Flummoxed by the Coming Lows

25 May

May 23, 2019

Day 230

Noon Position: 36 30N 59 08W

Course(t)/Speed(kts): W 6

Wind(t/tws): NxW 15 – 20

Sea(t/ft): NW 10

Sky: Overcast

10ths Cloud Cover: 10

Bar(mb): 1021

Cabin Temp(f): 70

Water Temp(f): 71

Relative Humidity(%): 50

Sail: #2 genoa and main, two tucks, close reaching.

Noon-to-Noon Miles Made Good (nm): 112

Miles since departure: 30,587

Avg. Miles/Day: 133

Leg North Miles: 7,428

Leg North Days: 64

Avg. Miles/Day: 116

Though the Pilot Charts suggest my route is a fair one, reality appears to be otherwise. My sense is that I made the turn north too soon, and that, combined with a cold spring, mean I’m out of position with the approaching lows, both of which are contrary coming and going.

How to slice them has flummoxed me all day. I run and rerun each new forecast trying to find the optimal path, and I just don’t see one.

The first is the larger of the two, and the most obvious strategy is to ride its southerlies to the north and east. But if I do that, I end up in the heart of the beast with forty knot winds that do an about face and blow from the north at forty the next day.

The wind velocity doesn’t worry me so much as the direction shift with high wind. Seas are, even now, pretty muscly. Far more importantly, by the time the low has passed, I’ll be east and downwind of St John’s.

To ride the winds out and down, say to the east and then southeast presents the same problem. And if I don’t make significant northing in this first low, then I have the same problem with the second.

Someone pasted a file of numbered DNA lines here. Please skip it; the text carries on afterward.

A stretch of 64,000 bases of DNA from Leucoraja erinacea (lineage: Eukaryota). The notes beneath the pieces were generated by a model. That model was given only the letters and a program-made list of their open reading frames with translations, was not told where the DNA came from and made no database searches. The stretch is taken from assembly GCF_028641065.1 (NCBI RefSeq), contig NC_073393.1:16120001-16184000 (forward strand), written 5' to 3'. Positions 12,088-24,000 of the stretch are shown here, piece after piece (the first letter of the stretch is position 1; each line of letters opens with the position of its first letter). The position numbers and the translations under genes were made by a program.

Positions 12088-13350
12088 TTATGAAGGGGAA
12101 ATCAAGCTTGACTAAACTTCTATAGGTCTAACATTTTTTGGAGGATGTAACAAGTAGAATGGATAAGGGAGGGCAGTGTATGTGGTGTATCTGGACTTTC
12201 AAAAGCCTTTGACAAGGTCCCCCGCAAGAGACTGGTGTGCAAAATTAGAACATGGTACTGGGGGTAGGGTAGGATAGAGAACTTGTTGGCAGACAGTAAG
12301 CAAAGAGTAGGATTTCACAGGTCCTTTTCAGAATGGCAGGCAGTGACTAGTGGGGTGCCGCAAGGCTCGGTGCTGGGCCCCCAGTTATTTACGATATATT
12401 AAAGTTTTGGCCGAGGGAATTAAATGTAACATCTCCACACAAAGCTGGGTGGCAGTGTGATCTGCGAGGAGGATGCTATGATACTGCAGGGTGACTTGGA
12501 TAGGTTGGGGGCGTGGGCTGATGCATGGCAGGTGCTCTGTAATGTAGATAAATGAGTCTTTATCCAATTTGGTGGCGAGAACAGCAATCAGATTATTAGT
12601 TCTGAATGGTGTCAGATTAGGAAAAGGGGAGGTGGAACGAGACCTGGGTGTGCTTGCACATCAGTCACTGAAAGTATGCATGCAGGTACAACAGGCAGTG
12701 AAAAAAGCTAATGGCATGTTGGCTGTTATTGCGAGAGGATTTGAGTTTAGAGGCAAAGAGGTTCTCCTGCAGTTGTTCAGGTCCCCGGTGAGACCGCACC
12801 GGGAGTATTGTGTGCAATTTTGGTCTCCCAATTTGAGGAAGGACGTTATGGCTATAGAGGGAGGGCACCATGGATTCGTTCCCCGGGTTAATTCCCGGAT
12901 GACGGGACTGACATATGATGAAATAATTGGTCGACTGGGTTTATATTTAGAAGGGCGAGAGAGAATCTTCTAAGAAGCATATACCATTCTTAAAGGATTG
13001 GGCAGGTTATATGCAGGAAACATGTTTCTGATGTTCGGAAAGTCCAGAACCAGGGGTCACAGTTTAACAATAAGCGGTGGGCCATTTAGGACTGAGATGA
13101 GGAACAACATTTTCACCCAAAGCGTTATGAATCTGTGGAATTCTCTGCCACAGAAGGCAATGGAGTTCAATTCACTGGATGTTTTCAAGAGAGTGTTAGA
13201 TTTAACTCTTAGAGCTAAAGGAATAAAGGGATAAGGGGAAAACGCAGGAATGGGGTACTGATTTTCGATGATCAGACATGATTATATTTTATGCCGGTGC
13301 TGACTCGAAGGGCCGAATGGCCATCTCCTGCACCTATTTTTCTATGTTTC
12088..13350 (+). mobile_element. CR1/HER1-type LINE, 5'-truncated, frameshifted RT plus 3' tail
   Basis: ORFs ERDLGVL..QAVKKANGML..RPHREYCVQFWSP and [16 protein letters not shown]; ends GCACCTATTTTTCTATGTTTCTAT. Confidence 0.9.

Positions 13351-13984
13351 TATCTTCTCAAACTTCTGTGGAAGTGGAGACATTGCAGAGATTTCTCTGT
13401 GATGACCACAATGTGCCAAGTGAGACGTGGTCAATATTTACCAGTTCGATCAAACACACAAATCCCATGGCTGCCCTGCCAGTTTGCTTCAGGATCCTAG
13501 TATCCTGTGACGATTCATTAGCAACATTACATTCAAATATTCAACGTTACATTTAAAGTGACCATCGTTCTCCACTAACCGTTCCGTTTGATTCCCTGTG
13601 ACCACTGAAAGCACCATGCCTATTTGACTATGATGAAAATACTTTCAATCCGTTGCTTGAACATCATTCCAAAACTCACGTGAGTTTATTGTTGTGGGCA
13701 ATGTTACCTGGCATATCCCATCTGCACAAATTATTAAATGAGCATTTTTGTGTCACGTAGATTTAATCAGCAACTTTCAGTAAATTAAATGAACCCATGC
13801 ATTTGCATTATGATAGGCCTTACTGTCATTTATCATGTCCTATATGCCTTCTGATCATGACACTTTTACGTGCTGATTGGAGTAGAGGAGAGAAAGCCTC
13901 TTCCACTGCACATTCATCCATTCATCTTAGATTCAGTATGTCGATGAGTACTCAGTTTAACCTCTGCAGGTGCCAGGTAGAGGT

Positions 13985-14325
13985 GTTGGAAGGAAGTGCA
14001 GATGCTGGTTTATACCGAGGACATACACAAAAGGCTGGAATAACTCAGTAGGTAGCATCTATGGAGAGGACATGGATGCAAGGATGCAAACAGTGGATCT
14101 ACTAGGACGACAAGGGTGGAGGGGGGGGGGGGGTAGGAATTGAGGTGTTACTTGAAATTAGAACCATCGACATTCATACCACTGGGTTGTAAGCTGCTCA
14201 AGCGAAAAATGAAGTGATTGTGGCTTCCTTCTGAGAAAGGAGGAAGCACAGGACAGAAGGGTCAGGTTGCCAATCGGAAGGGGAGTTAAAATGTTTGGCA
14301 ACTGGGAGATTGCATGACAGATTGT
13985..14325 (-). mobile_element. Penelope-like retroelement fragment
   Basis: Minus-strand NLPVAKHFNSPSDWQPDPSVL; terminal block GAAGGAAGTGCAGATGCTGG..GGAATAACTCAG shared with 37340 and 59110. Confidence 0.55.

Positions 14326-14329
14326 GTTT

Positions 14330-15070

Fifteen-thousand miles below 40S never presented this kind of problem, but then down there we were riding on top of the lows, not trying to carve a path through them.

By noon today Mo was already further east than I like, so l tacked around and have been sailing due west for several hours.

Tentative: I may sail due north on the coming southerlies and then ride out the northerlies on drogue. Not ideal as it puts me in the way of the second low.

When not running routing scenarios, I got the boat ready for heavy weather again. The dorade vents are now covered with their stainless steel plates; the floor boards are screwed down, the bilges are dry.

In the afternoon I gave Monte a little spa treatment by running new tiller and vane lines and tightening up on various nuts and bolts.

This article was syndicated from The Figure 8 Voyage

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